This lesson addressed the importance of considering the audience towards which a policy is directed when designing and implementing public policies. Were you surprised by this issue? As you think about your own policy analysis projects, do you see a significant client/audience gap? How do you anticipate that this gap might impact your policy? What steps might be taken to incorporate the audience as active partners in the implementation of your policy?
As we begin to wrap up the course, I'd like your thoughts on the course as a whole. What can you take away from this course that has value to you? How do you connect what you have learned with your personal experience or what you have already knew? How would you apply your new knowledge?
How did the exercise of explicitly identifying and applying goals to your chosen policy impact your view of this policy? How will you express those goals in your policy analysis?
Read the case studies presented in Chapters 1 and 9 and analyze their components and structure: construct an annotated outline for each case study. In each case, note the major sections, how the problem was developed and framed, elements of the ICM used, presentation of alternatives, criteria for recommendations.
After completing the table of supply-side and demand-side mechanisms, pick one mechanism and associated example and post a short description of each.
With this lesson, we complete our exploration of the Idealized Competitive Model. I'm interested to hear how the techniques presented in this model as well as its philosophical orientation towards individual behavior may be of use to you. What, in these last 3 lessons, has value to you, both personally, and for the completion of your project? How does the ICM connect with your personal or professional experiences? How might you apply the ICM to your policy analysis?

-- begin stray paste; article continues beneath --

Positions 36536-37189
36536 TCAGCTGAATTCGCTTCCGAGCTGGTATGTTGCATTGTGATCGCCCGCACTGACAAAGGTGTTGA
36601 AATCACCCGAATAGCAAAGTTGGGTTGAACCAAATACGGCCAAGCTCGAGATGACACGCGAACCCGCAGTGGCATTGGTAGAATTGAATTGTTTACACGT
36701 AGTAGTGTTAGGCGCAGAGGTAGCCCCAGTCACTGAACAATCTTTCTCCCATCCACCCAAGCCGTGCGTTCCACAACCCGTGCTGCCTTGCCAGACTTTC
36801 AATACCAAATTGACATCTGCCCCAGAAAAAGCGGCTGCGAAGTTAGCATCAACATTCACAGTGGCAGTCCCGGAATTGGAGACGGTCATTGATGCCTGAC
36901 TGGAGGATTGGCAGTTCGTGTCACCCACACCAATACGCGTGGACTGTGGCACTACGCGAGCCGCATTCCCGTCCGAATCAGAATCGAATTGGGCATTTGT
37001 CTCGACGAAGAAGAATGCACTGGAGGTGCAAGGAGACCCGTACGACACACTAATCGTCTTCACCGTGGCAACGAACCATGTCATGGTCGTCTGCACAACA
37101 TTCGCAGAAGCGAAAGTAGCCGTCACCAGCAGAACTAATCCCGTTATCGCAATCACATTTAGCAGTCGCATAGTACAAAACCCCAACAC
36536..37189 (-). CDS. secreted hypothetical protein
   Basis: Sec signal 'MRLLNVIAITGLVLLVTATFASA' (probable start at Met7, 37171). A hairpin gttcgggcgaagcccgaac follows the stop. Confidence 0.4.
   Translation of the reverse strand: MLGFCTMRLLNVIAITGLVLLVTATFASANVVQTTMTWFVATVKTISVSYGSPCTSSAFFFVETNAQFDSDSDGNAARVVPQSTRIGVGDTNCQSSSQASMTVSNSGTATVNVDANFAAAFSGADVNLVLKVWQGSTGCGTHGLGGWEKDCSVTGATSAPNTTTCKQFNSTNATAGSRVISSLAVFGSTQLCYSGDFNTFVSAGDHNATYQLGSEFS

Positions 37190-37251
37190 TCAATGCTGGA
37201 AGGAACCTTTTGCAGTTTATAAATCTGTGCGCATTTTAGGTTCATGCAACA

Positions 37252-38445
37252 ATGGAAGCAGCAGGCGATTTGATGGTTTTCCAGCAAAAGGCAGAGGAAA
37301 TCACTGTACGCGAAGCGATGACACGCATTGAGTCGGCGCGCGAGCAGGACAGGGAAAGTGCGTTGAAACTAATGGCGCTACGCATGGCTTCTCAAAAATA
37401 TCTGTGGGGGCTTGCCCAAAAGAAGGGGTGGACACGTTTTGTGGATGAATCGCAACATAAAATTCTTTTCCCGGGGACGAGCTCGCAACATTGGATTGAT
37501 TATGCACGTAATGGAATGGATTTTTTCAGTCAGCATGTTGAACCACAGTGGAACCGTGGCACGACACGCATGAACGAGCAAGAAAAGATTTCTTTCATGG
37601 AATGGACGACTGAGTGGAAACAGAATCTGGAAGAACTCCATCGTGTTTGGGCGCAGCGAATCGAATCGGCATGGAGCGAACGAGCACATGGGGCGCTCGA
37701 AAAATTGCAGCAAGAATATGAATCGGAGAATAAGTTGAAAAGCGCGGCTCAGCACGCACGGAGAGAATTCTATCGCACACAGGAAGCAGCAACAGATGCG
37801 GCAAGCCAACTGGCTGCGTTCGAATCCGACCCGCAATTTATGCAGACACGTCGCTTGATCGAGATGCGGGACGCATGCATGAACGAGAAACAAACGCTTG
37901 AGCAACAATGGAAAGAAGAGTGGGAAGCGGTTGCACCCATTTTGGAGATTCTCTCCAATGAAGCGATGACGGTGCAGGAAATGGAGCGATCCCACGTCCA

This lesson presents a number of hurdles to democratic participation, including failures on the part of our democratic systems, in the operation of our bureaucracies and political systems, and of government's ability to function efficiently. However, the ICM is quite optimistic that we can, and do, work together very well. What was you impression of the development of social welfare from individual self-interest? Do you see the ICM, and our system of government, as inherently optimistic and successful, or continually challenging and requiring close oversight?
Especially for those of you who don't have a background in economics, working with the ICM can be quite challenging. What about the ICM do you find most useful so far? What do you find most challenging? Why do you think that this paradigm has become such a powerful means of considering people's behavior?
Please share your thoughts on the following questions: